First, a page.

Good(s) links

While thinking about industries that would cycle cars through “one at a time” such as the Kennebec Central did, I wondered if I could find examples from beyond Canada and the United States. Despite a long interest in British model railways I discovered that I really don’t know much of anything when it comes to how to researching prototype examples or, frankly, even the broader question of how freight was moved, the cars used, and so on.

This morning I read this blog post from the ESNG blog containing some really fantastic links. I’m reading through some very detailed notes on different freight car types used on British railways and examples of how they’d be used.

This is great stuff. Armed with these notes I have a better idea of how to search for examples for my question. Thanks, ESNG, for sharing this in the first place.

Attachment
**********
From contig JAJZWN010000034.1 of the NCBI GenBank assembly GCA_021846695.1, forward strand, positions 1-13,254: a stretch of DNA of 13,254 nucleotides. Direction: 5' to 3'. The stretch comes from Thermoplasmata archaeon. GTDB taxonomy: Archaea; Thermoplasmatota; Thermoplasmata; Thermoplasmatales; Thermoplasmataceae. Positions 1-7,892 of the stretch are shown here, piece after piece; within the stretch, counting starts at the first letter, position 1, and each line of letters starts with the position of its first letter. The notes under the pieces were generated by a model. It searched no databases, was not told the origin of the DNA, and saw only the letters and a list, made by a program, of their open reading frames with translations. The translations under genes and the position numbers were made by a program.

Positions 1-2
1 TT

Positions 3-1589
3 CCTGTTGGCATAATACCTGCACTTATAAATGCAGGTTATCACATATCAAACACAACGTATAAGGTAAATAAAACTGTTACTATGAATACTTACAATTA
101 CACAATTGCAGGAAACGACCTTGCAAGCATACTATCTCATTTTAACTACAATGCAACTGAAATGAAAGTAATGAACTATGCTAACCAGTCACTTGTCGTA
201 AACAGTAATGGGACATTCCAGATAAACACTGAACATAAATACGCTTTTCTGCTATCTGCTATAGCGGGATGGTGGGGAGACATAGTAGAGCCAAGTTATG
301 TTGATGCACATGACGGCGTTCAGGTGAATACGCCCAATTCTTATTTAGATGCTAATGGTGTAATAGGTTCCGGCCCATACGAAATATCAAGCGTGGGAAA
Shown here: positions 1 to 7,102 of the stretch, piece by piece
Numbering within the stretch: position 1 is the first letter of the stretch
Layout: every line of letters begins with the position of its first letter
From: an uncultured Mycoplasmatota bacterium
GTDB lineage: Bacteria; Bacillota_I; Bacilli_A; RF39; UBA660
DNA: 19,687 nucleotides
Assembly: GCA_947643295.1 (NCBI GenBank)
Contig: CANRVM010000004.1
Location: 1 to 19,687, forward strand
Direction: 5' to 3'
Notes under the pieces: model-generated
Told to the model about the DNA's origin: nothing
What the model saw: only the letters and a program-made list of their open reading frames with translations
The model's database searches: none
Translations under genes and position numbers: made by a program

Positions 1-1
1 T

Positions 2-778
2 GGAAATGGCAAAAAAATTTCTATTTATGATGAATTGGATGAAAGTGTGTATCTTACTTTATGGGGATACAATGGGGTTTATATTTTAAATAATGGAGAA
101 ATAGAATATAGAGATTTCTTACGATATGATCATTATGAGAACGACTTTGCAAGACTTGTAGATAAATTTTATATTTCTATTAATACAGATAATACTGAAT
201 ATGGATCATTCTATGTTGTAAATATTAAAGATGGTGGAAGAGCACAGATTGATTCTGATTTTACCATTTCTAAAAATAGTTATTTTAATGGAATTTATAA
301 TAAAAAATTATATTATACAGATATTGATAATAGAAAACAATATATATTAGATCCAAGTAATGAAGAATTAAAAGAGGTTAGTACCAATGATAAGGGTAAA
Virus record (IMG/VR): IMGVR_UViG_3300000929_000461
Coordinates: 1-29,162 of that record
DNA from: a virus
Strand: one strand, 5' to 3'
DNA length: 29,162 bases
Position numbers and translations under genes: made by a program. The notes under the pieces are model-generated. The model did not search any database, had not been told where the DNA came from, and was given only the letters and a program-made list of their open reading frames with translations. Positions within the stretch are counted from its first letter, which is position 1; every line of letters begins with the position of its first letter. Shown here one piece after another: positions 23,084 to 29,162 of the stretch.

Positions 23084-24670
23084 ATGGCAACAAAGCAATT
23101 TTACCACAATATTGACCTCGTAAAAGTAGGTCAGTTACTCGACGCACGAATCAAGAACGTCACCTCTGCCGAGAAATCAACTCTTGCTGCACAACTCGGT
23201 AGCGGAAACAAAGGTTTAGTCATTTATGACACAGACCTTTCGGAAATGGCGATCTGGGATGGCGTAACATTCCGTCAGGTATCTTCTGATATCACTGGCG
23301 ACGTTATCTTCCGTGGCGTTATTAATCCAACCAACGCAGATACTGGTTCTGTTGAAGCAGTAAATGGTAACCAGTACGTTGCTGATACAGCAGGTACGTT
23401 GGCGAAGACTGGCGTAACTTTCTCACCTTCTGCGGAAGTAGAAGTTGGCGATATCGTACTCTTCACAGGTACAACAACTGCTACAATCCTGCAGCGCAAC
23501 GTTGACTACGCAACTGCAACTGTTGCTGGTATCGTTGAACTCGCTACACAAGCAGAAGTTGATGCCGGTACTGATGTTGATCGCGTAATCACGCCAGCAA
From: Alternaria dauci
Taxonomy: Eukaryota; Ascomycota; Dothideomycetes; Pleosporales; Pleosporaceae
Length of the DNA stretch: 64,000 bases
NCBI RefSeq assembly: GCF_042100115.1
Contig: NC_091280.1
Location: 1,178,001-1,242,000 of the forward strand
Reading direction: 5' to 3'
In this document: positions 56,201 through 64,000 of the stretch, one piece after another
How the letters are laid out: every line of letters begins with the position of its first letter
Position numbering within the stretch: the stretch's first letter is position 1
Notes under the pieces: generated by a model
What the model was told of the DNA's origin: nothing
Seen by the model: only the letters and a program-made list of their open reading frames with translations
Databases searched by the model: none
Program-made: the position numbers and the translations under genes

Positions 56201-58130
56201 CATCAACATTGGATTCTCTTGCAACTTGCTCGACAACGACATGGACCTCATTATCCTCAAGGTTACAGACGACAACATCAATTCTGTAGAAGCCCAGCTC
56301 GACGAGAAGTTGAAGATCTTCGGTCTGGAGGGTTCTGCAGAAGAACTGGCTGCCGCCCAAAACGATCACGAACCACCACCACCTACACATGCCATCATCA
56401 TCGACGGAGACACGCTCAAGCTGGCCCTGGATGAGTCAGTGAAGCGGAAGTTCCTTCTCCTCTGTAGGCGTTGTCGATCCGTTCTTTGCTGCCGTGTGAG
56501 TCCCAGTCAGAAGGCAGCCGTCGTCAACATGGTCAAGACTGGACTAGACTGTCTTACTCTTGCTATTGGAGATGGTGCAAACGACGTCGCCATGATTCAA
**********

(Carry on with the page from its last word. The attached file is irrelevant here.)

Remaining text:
Here are two useful sites for the goods wagon enthusiast.

Firstly, “Goods & Not So Goods – An overview of railway freight operations for modellers.”  This labour of love is packed full of interesting material.  The site is often an overview, and more detailed information may be found elsewhere, but for a comprehensive view of UK freight operations (and a lot of other things as well) it takes a lot of beating.

Lots of neat sketches, too, including this useful one of how to tie down a container, and a less useful one of a live fish (!) container.



Secondly, Paul Bartlett’s (no relation, I think) encyclopedic site with photographs of almost every BR goods wagon from the 1960’s to privatisation, plus surviving stock from the Big-4.  Lots of ideas for liveries and detailing, and prints and downloads are available if you want a more permanent reference.  There are…

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Categories: How I think

2 replies

  1. Yup, those are both great sites for fact finding. The Goods And Not So Goods is a huge piece of work but packed full of diagrams and real world anecdotes of how things used to run.

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